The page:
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Focusing primarily on the banking system in the United States, this book offers an innovative framework that integrates a depository bank's liquidity and its capital adequacy into a unified notion of funding that helps to explain how the 2007-2008 crisis unfolded, why central banks succeeded in resolving the crisis, and how the conceptual legacy of the crisis and its resolution led to lasting changes in bank funding regulation, including new objective requirements for bank liquidity.
To provide a comparative context, the book also examines the funding models of nonbank intermediaries like dealer banks and insurers. This book provides a nuanced understanding of bank funding practices for legal academics interested in banking regulation or corporate finance and helps place prudential regulation and the private law of funding in the context of the banking business model.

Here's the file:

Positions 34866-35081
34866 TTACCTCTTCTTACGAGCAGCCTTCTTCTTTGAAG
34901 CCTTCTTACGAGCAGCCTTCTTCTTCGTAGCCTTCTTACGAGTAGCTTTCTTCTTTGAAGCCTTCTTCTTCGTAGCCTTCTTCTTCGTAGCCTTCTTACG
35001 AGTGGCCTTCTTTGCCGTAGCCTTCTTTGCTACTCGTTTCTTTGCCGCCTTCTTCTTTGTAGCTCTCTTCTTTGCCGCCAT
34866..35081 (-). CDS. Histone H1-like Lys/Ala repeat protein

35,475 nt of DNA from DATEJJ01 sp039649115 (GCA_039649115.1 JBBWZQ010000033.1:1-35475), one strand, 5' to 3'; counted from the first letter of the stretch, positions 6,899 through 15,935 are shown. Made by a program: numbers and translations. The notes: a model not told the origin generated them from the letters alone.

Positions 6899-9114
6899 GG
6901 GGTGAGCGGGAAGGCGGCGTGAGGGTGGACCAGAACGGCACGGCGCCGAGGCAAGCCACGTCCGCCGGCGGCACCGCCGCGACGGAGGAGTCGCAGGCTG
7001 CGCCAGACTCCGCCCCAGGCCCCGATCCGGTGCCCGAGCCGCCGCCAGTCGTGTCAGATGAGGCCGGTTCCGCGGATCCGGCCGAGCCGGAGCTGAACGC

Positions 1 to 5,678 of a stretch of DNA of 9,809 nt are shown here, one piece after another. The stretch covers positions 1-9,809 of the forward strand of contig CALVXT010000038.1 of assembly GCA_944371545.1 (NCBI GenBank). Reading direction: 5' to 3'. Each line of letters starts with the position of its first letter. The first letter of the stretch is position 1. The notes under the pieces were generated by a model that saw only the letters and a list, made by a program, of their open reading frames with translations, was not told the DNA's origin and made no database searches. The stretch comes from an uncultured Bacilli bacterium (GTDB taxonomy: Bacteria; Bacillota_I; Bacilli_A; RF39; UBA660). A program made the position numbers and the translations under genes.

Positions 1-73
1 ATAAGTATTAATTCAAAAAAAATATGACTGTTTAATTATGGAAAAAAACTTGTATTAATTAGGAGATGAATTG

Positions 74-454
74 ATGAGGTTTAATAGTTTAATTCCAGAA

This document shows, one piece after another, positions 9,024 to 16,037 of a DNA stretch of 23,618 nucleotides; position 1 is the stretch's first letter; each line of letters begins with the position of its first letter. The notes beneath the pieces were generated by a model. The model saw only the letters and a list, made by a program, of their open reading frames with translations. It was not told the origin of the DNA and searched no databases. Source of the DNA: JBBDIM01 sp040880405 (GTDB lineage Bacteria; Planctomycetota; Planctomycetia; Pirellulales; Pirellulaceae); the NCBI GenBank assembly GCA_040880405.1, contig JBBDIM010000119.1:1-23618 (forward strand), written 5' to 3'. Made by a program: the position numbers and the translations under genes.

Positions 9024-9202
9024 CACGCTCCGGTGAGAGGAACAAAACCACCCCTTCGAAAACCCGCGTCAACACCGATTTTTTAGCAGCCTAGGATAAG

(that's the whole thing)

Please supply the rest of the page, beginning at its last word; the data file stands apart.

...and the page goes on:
Business model scholars, financial academics, and bank regulators will appreciate its readable, integrated approach to understanding some of the most current and conceptually challenging aspects of prudential regulation.